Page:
Many Flights Are Banning Cloth Face Masks. Check To See If Your Flight Is

Some of the largest European airlines, such as Lufthansa, Air France, and Finnair, have banned cloth face masks on their flights stating that they do not provide adequate protection for the passengers.

According to a statement released by Lufthansa, fabric face masks, masks with valves, handkerchiefs, and scarves are not permitted onboard or in lounges. Additionally, the airline has noted that the mask should be kept on during the entire flight, in shops, and in transport forms used within airports, regardless of the passengers’ vaccination status.

“It is compulsory to wear a medical face mask throughout your journey with Lufthansa, from boarding and during your time onboard to disembarking the aircraft. Like our crews, please wear your mask throughout your entire stay on board on flights to and from Germany,” said Lufthansa’s statement.

The same airline has emphasised that in line with the German federal and state legislation, passengers are required to wear medical face masks that are worn in everyday medical practice, also known as surgical masks. Additionally, FFP2, N95, and KN95 masks are also permitted.

However, Lufthansa has pointed out that those who cannot wear a mask due to health-related issues are exempted from the rule, provided that they have a negative PCR test result taken within 48 hours and a signed doctor’s form indicating their condition.

AirFrance has also announced that all passengers, including children aged 11 and above need to wear a surgical mask from the moment of their arrival at the airport and during the entire flight. It has been highlighted that those not wearing a surgical mask will be denied boarding.

Except for the surgical masks, the other masks that have been authorised for use by AirFrance while in airports and during the flight are FFP1, FFP2, or FFP3 types that do not contain a valve.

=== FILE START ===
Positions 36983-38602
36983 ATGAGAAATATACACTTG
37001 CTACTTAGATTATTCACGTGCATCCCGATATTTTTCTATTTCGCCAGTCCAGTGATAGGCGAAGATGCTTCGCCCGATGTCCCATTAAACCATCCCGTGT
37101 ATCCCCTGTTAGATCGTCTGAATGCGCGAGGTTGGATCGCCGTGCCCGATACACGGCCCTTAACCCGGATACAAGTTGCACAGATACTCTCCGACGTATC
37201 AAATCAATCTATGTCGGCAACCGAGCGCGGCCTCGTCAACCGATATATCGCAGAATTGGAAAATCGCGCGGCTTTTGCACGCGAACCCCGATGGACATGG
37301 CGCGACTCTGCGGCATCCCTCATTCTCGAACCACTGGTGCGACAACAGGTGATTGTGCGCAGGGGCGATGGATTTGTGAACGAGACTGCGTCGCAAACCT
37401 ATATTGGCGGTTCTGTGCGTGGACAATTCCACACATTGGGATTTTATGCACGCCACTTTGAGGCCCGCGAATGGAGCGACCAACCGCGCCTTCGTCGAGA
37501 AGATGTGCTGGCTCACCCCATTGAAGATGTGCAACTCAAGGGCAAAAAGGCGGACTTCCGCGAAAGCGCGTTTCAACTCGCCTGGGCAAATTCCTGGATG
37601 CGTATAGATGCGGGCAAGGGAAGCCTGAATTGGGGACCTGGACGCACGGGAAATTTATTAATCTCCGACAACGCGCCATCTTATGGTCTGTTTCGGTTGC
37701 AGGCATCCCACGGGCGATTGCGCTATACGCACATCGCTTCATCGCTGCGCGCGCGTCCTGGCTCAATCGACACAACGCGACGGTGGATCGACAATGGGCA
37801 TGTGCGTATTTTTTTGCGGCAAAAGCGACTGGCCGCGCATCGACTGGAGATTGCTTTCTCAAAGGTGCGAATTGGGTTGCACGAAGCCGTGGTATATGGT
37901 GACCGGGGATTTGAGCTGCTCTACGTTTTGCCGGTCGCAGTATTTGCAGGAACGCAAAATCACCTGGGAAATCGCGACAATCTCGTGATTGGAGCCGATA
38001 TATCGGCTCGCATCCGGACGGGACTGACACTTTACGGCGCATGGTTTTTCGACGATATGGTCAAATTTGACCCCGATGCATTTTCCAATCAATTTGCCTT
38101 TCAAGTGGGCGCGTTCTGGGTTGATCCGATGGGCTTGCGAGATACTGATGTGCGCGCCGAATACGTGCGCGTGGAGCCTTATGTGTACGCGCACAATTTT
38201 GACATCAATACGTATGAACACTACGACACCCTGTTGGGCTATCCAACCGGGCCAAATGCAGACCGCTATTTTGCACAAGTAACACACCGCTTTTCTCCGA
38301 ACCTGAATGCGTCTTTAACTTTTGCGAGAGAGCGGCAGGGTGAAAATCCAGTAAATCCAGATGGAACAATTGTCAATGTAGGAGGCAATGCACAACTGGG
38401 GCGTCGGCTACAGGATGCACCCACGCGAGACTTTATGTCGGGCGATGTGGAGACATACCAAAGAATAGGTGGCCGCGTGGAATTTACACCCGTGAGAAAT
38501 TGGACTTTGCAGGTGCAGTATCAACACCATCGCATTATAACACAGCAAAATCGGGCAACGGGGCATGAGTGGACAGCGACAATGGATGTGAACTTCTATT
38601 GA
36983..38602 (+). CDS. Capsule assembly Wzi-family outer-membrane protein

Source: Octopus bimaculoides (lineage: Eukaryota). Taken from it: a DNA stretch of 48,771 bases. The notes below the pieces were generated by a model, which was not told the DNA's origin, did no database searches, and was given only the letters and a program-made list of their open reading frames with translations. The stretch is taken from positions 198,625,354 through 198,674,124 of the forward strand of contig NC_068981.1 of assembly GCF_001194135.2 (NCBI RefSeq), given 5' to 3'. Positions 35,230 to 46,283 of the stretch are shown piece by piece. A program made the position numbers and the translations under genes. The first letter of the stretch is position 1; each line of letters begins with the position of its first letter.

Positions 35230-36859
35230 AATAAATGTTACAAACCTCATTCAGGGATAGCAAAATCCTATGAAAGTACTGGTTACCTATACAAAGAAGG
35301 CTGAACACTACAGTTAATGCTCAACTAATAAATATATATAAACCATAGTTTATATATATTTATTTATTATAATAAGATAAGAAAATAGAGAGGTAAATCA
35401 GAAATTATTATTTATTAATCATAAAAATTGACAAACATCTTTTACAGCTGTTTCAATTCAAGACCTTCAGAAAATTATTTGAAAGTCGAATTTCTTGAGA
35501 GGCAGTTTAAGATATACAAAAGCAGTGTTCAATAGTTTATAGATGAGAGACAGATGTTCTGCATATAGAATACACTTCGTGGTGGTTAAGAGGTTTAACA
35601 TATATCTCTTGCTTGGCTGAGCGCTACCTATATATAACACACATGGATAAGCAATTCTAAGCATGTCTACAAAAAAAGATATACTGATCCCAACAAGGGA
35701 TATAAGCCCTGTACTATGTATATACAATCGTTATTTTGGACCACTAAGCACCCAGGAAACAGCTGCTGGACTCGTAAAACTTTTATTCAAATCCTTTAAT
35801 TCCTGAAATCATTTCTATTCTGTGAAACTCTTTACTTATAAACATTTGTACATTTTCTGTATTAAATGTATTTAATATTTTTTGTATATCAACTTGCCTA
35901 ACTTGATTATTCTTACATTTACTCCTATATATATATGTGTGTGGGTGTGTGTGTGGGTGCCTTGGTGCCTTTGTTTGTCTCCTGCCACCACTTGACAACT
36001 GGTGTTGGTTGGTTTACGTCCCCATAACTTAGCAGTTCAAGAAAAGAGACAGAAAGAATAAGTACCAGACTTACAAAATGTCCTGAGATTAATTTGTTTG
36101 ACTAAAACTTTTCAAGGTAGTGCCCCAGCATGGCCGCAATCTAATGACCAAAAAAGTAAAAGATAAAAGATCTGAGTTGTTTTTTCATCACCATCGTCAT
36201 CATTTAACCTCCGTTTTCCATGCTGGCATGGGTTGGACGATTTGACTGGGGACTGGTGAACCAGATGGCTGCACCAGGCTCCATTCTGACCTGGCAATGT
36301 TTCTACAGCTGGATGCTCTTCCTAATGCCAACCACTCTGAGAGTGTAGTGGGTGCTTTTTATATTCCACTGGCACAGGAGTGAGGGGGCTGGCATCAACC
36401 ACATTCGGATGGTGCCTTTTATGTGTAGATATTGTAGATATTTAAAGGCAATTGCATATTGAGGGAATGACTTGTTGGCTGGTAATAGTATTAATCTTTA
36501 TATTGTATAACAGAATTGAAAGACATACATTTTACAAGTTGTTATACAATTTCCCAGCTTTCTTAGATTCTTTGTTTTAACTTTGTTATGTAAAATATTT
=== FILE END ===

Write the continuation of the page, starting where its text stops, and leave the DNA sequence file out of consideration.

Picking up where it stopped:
“For the health and safety of all, the wearing of a surgical mask is mandatory from the moment you arrive at the airport and throughout your Air France flight,” AirFrance noted.

Similarly, Finnair announced back in August that fabric masks will no longer be allowed in their flights. The company said that since fabric masks are not efficient in protecting passengers from being exposed to the COVID-19 infection, they should be substituted with other forms.

Consequently, the airline emphasised that since August 16, they would only accept surgical masks, FFP2, and FFP3 masks that do not contain a valve or other valve-free masks that meet the same standard (N95).

Just like the other two companies, Finnair requires that passengers keep their masks on at all times, emphasising that the mask should cover both their nose and mouth. Passengers are only allowed to remove the mask for a limited time when they are consuming drinks or foods.

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